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Donald Trump’s Lawyer Forced to Leave Mid-Trial

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OPINION: This article may contain commentary which reflects the author's opinion.


An attorney for former President Donald Trump had to leave a hearing in progress in New York City to attend a hearing in Florida, also related to the legal matters facing the ex-president.

Christopher Kise, a member of Trump’s legal team in multiple cases, skipped a hearing in Trump’s civil fraud trial in Manhattan to participate in a hearing in Trump’s criminal documents case before U.S. District Judge Aileen Cannon, who was hearing both cases simultaneously in Florida.

“We’ll miss you,” New York State Supreme Court Justice Arthur Engoron said just after Kise informed him that he was leaving the hearing, according to a post from Law360 reporter Stewart Bishop on X, formerly Twitter.

Trump’s Florida co-counsel, Todd Blanche, was expected to attend the hearing in person, but a court filing asking for Kise to be allowed to appear in the documents case “telephonically” indicated otherwise, Newsweek reported.

On Wednesday, a hearing was scheduled in the Cannon-supervised case, one of two federal criminal cases against the ex-president. The trial is scheduled to begin on May 20.

Trump claims that any legal action taken against him constitutes “election interference” and has therefore asked that the trial be delayed until after the 2024 presidential election.

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In a filing made last month, the office of Special Counsel Jack Smith argued against the request to postpone the trial, stating that there is “no justification to delay the pretrial schedule and trial of this case.”

Trump is facing 40 felony charges in Florida for allegedly trying to conceal sensitive government documents while in his possession after leaving office.

In his second federal criminal trial, Trump is being tried for four felonies connected to his efforts to overturn the results of the 2020 presidential election and the subsequent attack on the U.S. Capitol on January 6, 2019.

Trump is facing a total of 91 charges across four indictments; this includes election subversion charges in Georgia amounting to 13 felonies and business fraud charges in New York amounting to 34 felonies.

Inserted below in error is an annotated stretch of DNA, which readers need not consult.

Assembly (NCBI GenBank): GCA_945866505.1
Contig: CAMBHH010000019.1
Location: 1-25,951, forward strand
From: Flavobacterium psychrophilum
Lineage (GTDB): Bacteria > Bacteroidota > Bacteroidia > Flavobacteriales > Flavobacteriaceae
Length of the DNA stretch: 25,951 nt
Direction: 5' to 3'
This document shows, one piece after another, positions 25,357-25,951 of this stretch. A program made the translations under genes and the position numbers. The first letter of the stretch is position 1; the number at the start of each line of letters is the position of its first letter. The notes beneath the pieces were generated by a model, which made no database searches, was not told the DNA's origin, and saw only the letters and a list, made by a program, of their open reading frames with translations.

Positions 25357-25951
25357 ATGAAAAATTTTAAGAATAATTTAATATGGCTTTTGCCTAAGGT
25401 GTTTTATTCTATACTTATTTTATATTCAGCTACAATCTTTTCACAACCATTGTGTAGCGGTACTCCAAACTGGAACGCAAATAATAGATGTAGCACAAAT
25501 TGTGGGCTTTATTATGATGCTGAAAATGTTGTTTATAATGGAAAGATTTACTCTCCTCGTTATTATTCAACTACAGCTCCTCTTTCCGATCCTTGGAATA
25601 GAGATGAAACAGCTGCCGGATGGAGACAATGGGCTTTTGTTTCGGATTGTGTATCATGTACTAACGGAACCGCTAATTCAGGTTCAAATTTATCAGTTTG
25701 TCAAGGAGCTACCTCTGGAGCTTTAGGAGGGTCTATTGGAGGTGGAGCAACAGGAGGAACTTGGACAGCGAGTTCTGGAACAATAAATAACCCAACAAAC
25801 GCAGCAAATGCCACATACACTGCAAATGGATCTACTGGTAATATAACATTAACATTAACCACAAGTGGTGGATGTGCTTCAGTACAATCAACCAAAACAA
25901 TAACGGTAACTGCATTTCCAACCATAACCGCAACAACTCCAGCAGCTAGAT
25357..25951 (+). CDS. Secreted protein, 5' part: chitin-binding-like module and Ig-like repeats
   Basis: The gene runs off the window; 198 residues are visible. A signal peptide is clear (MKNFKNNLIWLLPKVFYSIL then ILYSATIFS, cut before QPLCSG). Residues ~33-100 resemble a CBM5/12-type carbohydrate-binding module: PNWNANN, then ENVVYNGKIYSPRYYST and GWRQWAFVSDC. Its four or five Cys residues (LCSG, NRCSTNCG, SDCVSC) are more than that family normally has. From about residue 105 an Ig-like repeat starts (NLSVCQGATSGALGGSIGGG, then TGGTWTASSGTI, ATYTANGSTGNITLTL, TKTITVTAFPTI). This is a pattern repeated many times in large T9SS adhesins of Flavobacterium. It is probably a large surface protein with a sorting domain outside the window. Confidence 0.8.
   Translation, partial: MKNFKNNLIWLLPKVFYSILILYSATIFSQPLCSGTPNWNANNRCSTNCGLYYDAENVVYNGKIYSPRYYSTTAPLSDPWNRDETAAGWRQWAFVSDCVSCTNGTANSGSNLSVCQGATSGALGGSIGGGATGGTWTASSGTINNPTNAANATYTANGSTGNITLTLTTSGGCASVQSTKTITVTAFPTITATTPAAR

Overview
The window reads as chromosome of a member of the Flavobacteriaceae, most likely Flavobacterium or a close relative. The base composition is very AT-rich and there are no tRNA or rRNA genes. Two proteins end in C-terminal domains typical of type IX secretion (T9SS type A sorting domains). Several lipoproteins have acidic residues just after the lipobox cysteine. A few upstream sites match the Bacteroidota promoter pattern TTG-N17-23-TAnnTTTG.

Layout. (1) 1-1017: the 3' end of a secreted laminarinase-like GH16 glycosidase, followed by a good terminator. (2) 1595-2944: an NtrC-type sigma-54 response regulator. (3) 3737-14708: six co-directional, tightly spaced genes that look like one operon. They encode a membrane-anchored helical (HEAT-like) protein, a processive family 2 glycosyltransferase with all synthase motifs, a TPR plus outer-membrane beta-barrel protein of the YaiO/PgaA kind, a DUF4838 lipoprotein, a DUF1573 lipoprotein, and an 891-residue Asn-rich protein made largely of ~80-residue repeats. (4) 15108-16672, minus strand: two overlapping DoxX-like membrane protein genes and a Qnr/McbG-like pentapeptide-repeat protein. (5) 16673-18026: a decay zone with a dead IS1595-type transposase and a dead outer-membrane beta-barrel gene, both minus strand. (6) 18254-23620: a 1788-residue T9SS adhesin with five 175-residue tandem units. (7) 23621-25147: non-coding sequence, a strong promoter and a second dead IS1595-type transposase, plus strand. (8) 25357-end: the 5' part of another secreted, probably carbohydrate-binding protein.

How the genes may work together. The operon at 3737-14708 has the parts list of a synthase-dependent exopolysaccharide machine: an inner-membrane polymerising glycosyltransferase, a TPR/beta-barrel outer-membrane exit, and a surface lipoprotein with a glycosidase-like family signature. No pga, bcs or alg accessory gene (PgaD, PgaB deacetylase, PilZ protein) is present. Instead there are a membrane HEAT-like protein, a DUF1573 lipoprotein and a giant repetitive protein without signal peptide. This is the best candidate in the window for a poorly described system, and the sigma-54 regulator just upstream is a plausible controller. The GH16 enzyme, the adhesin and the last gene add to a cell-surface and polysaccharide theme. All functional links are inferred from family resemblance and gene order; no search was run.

Kise argued in a court filing last month that federal prosecutors are trying to violate Trump’s rights because of the close proximity of his trials.

“The fact that they continue to contend that it is appropriate and not a violation of President Trump’s due process rights to push forward with back-to-back multi-month trials in different districts with wholly different facts—over a defendant’s objection—reveals a central truth about these cases,” wrote Kise.

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There are multiple civil cases pending against the ex-president, and Engoron is overseeing one of them in New York. Summary judgment by Engoron found Trump guilty of fraud; the trial is proceeding to establish the severity of the punishment.

Trump has claimed that he is the victim of a political “persecution” and a “witch hunt” orchestrated by Democrats, and he has pleaded not guilty to all of the criminal charges against him.

Alina Habba, an attorney for former President Donald Trump, said that the possibility of Trump serving time in prison is “not even something we think about.”

When Carl Higbie of Newsmax asked Habba if Trump could go to jail for breaking one of the gag orders, she said, “He’s protected by Secret Service, period. So, I always tell people when they’re panicked, “Listen, he’s protected by Secret Service, number one. Number two, he did nothing wrong.” So, when people go to jail it’s because they’ve done something wrong. Do we have crooked situations in and out of court? Absolutely. Could they try? Probably, but it won’t work because there is still trial process, there is still facts, and unfortunately they’re not going to win on the facts.”

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She added: “Secret Service will always protect President Trump. That’s the truth, they have to wherever he is, but it’s not even something we think about, to be honest, because this is all political. It’s really not— there’s no criminal acts that he’s done. There’s no civil wrongs that he’s done, unless making money for banks is a civil wrong all of a sudden.”

“Orange man bad,” responded Higbie, to which Habba said, “It’s Trump derangement syndrome at its best. I’m not worried about him, he’s not worried, and the American public shouldn’t be worried.”

In both the civil fraud case and the federal election obstruction case, Trump has been issued a gag order.

In his civil fraud case, Trump was fined $10,000 last week for breaking the gag order. While this was going on, on Sunday, D.C. Judge Tanya Chutkan reinstated a gag order preventing Trump from attacking court staffers and witnesses, prompting the former president to lash out against Chutkan on Truth Social.

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